Wednesday, 2 August 2017

Modern-Day Dragon Blood Might Help Cure Diseases

Looks like a dragon. Image courtesy of Charles J. Sharp, CC BY-SA 4.0.

Joel Kontinen

It might not be easy to miss dragons. They’re in legends, the Chinese horoscope as well as in the names of animals such as draco Volans or the flying dracon and the biggest remaining monster of them all, the Komodo dragon (Varanus komodoensis).

This big dragon can grow to be three metres (10 feet) long. New Scientist calls it ”a true relic of a bygone era” and describes a perhaps surprising trait in the creature’s blood: it can probably be used to cure diseases in humans:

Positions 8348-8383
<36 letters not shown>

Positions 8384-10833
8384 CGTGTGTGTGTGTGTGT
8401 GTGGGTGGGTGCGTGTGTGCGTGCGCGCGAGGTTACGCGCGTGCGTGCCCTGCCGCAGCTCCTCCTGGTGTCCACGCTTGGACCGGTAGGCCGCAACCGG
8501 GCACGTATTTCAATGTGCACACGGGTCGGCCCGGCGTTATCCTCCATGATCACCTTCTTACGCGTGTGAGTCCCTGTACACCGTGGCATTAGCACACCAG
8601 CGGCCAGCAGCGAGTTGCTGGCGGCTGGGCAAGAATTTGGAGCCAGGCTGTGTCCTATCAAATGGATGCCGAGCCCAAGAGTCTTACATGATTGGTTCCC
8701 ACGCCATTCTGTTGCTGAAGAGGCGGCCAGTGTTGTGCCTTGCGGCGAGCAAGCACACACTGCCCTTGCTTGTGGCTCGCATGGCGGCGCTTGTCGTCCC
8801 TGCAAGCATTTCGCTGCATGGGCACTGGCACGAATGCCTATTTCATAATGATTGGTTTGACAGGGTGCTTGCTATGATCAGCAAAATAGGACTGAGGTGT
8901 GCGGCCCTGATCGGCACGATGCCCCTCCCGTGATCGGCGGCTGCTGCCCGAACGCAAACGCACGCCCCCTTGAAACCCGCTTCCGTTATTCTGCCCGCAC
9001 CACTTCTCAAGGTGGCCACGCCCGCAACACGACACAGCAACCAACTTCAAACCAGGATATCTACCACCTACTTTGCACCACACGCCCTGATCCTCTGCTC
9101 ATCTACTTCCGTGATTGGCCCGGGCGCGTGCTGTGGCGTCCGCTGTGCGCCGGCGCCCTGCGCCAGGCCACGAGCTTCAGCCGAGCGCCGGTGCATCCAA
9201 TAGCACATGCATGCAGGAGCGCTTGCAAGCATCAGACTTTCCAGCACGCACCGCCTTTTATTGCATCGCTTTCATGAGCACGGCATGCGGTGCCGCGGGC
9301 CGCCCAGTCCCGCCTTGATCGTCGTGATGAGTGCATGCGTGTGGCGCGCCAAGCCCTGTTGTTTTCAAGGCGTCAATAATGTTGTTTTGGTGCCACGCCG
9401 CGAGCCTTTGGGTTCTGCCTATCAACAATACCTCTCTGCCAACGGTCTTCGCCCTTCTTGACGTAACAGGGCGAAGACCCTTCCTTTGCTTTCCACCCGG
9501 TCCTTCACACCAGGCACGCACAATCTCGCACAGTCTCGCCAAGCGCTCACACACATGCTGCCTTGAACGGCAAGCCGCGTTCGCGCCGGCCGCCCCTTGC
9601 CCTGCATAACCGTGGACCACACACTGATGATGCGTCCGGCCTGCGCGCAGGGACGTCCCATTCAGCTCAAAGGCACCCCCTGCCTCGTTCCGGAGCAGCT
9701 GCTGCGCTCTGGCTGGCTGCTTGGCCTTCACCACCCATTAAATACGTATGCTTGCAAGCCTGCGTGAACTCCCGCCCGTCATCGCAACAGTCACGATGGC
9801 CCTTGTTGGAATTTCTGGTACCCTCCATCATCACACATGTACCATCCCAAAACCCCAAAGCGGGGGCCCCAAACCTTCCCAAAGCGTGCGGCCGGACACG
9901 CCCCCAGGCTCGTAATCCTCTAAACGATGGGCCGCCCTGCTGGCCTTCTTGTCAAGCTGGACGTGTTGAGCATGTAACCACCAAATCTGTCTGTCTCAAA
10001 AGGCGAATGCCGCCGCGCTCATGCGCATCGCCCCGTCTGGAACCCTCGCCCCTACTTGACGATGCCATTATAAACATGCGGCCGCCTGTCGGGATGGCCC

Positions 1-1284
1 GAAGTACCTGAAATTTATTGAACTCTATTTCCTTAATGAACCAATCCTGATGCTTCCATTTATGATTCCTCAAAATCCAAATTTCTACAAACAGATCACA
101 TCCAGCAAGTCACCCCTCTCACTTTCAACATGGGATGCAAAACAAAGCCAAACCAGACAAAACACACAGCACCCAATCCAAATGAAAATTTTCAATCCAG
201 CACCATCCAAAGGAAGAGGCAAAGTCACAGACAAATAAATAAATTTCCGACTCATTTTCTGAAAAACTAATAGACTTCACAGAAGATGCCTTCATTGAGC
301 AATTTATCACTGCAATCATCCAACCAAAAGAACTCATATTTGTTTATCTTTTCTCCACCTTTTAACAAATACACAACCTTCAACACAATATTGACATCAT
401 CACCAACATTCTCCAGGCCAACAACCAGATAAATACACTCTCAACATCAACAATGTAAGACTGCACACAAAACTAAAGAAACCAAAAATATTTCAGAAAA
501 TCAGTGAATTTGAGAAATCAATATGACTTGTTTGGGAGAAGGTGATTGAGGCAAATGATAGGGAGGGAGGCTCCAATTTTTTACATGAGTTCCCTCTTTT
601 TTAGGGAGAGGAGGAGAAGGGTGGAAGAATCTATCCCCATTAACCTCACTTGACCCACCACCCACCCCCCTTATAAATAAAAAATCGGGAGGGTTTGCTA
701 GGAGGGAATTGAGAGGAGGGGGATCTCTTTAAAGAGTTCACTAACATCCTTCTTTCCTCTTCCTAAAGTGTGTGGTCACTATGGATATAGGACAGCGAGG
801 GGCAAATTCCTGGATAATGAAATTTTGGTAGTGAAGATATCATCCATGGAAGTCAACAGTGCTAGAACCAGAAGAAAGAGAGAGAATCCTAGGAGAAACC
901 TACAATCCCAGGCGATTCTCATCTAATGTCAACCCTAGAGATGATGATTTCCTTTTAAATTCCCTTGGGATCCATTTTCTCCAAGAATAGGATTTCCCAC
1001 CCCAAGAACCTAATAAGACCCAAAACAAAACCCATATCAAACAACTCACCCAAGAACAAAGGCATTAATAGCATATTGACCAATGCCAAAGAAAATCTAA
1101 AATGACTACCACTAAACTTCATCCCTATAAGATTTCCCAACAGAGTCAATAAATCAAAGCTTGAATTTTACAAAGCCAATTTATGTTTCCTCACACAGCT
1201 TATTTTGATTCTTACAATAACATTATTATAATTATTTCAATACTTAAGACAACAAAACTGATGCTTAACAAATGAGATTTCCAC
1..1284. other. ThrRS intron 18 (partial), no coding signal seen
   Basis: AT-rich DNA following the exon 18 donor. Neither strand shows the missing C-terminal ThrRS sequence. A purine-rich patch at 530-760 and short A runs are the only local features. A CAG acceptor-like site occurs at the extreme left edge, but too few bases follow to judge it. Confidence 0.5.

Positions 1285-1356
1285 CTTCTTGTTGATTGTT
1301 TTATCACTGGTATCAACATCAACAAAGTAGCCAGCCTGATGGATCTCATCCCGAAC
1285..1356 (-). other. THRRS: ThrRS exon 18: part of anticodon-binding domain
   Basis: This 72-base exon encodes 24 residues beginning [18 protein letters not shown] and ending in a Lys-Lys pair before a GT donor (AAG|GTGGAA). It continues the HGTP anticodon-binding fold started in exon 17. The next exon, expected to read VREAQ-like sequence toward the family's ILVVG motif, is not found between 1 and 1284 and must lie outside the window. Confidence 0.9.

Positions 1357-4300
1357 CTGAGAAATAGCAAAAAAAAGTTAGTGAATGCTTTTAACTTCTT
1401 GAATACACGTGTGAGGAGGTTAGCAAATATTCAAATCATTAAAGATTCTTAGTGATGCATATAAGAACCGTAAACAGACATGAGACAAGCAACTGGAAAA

Some of the first clues to the power of dragon blood came from a curious observation. Komodos generally eat carrion, which may be tainted with disease, but they rarely succumb to illness. Investigations showed that this is because the lizards’ blood is loaded with antimicrobial peptides, or AMPs – an all-purpose immune defence.

The hope is that those AMPs could be used as antibiotics to beat the growing number of resistant bacteria threatening hundreds of thousands of human lives around the world.”

Well, dragons were always somewhat mysterious.

Another relic is the tuatara. Evolutionists have to believe that it hasn’t evolved for over “200 million years”.


Popescu, Adam. 2017. On the trail of dragons with blood that can save people’s lives. New Scientist (2 August).